Dec 17, 2014

Review Thomas Piketty's Capital in the Twenty-First Century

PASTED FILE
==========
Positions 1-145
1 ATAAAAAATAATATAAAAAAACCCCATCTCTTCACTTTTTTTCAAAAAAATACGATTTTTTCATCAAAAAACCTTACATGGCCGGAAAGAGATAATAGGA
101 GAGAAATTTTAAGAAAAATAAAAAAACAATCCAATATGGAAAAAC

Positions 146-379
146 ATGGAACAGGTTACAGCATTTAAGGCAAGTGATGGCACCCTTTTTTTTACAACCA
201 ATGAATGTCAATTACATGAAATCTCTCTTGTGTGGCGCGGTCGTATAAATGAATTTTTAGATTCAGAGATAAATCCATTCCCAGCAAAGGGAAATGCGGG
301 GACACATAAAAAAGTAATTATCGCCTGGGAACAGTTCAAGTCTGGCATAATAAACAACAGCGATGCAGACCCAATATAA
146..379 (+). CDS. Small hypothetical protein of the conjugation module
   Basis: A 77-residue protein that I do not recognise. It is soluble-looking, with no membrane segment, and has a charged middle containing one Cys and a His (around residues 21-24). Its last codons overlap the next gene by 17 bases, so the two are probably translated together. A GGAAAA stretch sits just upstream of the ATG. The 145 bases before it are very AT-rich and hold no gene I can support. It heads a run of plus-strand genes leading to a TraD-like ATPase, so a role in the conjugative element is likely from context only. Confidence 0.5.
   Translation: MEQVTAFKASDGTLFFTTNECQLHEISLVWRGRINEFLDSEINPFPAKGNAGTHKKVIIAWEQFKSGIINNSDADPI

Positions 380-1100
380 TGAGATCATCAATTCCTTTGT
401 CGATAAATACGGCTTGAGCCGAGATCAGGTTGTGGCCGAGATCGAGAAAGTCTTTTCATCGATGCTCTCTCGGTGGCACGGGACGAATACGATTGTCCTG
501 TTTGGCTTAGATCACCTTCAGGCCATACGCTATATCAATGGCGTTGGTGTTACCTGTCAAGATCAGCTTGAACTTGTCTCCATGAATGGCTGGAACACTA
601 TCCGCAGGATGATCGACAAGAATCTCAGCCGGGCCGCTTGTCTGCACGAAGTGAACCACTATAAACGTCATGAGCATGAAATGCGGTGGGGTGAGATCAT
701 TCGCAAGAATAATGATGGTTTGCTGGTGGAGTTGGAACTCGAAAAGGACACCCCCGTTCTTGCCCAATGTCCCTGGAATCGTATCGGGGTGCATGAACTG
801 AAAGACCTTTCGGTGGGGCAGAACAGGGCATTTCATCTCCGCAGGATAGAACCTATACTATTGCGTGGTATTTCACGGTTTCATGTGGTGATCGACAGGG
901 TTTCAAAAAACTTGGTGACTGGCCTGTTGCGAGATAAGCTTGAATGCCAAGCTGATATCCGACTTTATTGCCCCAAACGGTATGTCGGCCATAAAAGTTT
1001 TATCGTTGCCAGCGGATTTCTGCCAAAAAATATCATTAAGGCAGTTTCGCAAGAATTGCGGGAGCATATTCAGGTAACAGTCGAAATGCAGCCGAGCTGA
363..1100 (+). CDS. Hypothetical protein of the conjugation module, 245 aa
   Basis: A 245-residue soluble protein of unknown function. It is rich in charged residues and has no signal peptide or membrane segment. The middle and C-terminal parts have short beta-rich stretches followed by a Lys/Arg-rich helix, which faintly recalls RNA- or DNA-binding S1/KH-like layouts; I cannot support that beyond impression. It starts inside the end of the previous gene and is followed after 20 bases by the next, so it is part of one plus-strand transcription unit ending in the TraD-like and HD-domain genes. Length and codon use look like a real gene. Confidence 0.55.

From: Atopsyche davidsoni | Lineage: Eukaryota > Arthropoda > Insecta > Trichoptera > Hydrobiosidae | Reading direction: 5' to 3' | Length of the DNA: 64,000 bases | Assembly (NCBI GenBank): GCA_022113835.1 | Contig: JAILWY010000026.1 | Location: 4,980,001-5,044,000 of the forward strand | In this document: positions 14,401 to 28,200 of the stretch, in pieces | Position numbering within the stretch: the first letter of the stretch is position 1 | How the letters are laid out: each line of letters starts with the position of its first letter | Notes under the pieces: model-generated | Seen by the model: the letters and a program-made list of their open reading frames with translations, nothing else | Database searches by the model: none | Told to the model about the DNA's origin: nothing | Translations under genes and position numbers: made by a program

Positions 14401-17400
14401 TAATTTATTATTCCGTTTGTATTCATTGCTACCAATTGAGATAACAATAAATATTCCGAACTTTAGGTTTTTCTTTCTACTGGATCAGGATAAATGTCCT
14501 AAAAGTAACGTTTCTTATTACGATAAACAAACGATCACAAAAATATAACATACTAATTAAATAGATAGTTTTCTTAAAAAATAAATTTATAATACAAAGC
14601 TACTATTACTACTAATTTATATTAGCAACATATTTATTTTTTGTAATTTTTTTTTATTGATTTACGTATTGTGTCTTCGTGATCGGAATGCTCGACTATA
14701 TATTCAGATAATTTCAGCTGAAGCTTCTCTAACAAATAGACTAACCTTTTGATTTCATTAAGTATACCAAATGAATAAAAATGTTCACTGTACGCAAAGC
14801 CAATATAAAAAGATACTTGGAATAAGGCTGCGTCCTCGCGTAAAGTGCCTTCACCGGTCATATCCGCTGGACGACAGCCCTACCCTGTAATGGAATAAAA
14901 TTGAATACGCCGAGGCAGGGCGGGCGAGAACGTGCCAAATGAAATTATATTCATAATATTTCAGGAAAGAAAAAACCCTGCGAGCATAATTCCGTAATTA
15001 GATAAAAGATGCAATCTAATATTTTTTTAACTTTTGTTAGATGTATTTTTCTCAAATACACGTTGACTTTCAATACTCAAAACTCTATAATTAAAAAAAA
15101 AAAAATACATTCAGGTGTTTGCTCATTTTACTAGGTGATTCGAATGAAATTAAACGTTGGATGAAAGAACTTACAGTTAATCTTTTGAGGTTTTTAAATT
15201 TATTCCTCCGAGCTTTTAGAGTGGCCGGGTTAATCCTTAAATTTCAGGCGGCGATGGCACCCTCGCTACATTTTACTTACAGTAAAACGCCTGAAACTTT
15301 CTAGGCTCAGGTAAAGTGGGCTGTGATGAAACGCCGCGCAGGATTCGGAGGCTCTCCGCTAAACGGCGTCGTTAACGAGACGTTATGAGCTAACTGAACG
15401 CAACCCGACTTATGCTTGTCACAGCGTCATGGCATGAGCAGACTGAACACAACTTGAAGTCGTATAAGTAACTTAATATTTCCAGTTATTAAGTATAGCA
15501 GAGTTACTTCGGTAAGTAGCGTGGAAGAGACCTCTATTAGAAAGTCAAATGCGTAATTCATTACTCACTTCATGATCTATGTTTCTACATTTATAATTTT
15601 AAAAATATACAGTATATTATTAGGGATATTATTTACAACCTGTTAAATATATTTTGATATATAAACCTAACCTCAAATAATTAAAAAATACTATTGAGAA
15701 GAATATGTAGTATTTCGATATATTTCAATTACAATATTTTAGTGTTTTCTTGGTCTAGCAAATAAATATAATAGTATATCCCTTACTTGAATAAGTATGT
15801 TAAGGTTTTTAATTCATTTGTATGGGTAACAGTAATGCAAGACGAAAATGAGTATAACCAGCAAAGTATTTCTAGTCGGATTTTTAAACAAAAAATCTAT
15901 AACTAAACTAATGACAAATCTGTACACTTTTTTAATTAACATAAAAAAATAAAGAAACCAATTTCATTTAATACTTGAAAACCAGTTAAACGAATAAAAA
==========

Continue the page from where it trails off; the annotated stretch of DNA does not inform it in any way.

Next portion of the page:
Thomas Piketty’s 2014 Capital in the Twenty-First Century (translated from the 2013 French version) has clearly reinvigorated the debate about inequality, in particular in the Anglo-Saxon world. Prior to Piketty, many had already raised concerns about rising inequality, though the focus was largely on income from labour, with the highly remunerated CEOs as the lighting rod. Piketty equally shares these concerns, yet the contribution and buzz of his book comes predominantly from his longitudinal analysis of wealth inequality – gains from investments in stocks, land, property, etc., instead of income from labour. This is a much-needed contribution to the current debate, as wealth inequality tends to be even more skewed. Yet, it also comes with many challenges, as wealth is notoriously difficult to measure due to the variety of asset classes and the incentives and potential to hide wealth (in tax havens, for example)... [read the rest of this review on Allegra, a virtual lab of legal anthropology]